Minding Privacy Rights vs. The Urge to Share
Whose life are you sharing when you share online? The question is not as straightforward as it might seem. Is anything that happens in your life fair game for a Facebook status update or Instagram post? What if it involves other people? What if it involves your own kids? Should they have a say in what goes online? While public moments pass, what’s shared online persists long after the event is over.
Who owns the “rights to share”?
In this post, we’ll take a look at some of the interesting social borders when it comes to sharing and offer some tips to balance the right to privacy against the impulse to share.
Different Perspectives: Parents vs. Kids
Privacy etiquette is an evolving topic, and the rules aren’t defined. Interestingly, expectations and behaviors around social media sharing and personal privacy are most vivid when it comes to parent/child relationships.
In a surprisingly reversal of expectations, it turns out kids have greater concerns about what their parents share than the parents themselves, according to a study referenced in the New York Times article, “Don’t Post About Me on Social Media, Children Say.” In the study conducted by Alexis Hiniker, a graduate student in human-centered design and engineering at the University of Washington, and researchers at the University of Michigan, “about three times more children than parents thought there should be rules about what parents shared on social media” and “children ages 10 to 17 “were really concerned” about the ways parents shared their children’s lives online.”
Stacey Steinberg, a legal skills professor and associate director of the Center on Children and Families at the University of Florida Levin College of Law, is also cited in the article. According to Steinberg,
“Parents often intrude on a child’s digital identity, not because they are malicious, but because they haven’t considered the potential reach and the longevity of the digital information that they’re sharing.”
Parents have always had an urge to document their children’s lives, especially when they gain a sense of how fast the time goes. While those moments used to be filed in the family scrap book, Facebook and Instagram have become the defacto replacement. Problems may arise when what’s shared isn’t restricted to immediate family and close friends.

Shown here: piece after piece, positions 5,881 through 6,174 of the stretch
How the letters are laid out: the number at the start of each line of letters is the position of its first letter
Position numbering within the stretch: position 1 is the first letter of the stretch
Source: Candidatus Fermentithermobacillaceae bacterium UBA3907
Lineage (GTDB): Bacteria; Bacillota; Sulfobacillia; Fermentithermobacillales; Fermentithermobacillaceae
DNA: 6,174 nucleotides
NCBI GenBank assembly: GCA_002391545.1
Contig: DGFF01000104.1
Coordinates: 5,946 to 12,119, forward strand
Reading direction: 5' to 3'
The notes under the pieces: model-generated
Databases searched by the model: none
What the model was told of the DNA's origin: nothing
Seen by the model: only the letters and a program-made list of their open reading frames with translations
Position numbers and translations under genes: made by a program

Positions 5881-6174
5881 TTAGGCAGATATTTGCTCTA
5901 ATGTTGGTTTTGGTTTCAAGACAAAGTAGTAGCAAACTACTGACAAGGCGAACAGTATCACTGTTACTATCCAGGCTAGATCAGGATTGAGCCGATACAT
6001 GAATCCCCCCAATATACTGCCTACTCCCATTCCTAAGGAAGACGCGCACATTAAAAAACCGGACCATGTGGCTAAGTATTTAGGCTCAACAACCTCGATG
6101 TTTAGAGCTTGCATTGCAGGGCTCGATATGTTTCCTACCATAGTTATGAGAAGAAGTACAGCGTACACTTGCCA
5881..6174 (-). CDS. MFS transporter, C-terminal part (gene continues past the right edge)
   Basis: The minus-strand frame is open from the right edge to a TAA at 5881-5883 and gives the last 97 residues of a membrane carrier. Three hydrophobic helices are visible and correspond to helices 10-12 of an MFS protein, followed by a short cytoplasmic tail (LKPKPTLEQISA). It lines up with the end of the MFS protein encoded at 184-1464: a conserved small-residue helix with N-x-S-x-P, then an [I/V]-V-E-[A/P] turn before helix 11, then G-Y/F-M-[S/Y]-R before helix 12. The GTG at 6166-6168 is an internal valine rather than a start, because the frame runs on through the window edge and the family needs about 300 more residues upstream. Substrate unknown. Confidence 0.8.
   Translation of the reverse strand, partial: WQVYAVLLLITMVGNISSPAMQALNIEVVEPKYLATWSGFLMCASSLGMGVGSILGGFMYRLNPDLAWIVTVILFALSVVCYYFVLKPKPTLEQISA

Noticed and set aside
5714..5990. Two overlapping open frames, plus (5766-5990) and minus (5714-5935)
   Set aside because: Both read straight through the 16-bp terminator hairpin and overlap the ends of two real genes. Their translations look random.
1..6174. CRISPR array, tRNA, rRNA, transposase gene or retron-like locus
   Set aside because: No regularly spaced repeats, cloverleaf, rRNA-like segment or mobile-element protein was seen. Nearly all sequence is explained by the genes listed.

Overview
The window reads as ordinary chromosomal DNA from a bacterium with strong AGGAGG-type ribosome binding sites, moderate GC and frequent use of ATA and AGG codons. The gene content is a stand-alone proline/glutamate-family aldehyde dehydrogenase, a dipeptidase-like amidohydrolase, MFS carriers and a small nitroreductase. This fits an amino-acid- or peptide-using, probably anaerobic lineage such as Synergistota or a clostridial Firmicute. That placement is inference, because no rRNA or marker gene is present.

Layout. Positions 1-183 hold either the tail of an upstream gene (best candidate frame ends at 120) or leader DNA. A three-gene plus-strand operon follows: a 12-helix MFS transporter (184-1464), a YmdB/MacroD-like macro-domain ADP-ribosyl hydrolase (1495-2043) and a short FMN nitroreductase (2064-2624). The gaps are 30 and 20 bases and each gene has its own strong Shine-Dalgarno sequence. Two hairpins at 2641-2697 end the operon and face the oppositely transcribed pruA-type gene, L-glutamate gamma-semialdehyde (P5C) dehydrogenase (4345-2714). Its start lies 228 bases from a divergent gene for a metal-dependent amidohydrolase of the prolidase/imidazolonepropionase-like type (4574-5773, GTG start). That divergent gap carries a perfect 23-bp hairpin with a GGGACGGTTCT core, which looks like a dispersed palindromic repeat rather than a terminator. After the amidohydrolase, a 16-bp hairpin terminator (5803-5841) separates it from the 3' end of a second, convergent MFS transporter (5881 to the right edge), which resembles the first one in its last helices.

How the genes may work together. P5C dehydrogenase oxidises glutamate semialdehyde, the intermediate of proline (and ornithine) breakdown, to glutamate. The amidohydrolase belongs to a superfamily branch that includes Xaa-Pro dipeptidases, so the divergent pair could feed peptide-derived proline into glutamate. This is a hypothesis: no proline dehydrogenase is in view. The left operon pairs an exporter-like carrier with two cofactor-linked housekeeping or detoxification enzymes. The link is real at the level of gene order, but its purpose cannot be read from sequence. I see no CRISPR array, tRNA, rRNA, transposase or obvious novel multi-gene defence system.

The impact may seem harmless at first, but it’s worth considering the long-term impact on kids growing up in a digital environment where every move is documented for public consumption. Given that they will inherit a record of themselves they did not choose to share, shouldn’t parents pause before they post?
Who Should Break the Big News?
Parents aren’t the only ones who might want to check their urge to share against others’ right to privacy. Friends of parents-to-be should also be sensitive to privacy preferences. In “Don’t Insta my newborn: 5 rules for posting about a friend’s baby,” Mashable writer Chelsea Frisbie brings up several excellent points for both friends and pending parents. While friends should always seek permission before sharing, it’s also a good idea for those expecting to express their privacy preferences directly to friends and family.
Tips for Promoting Privacy Etiquette
Today’s generation of kids and parents have vastly more complex privacy issues to manage than generations past. Fortunately, there are ways to raise kids with privacy awareness and protect kids’ privacy online.
Parenting kids with privacy awareness means learning how to effectively teach kids about privacy and online safety. Understanding how to talk to kids about privacy is part of that picture. Common Sense Media on Privacy & Internet Safety, OnGuardOnline.gov, and the FTC portal for Kids’ Online Safety are excellent places to start.
When it comes to your kids, set ground rules such as where and when kids can go online or use a mobile device. Check privacy settings on devices kids use to ensure they are optimized to protect how much information is shared by default. Finally, use tools like Disconnect Kids or Kidoz to limit tracking and moderate content.
Privacy is deeply personal. We foster a civil culture of mutual respect and empathy when we abstain from applying our own preferences to those around us. The next time you feel the urge to share, pause before you post. Social manners and privacy etiquette are not old school – we can maintain them even in our modern digital age.
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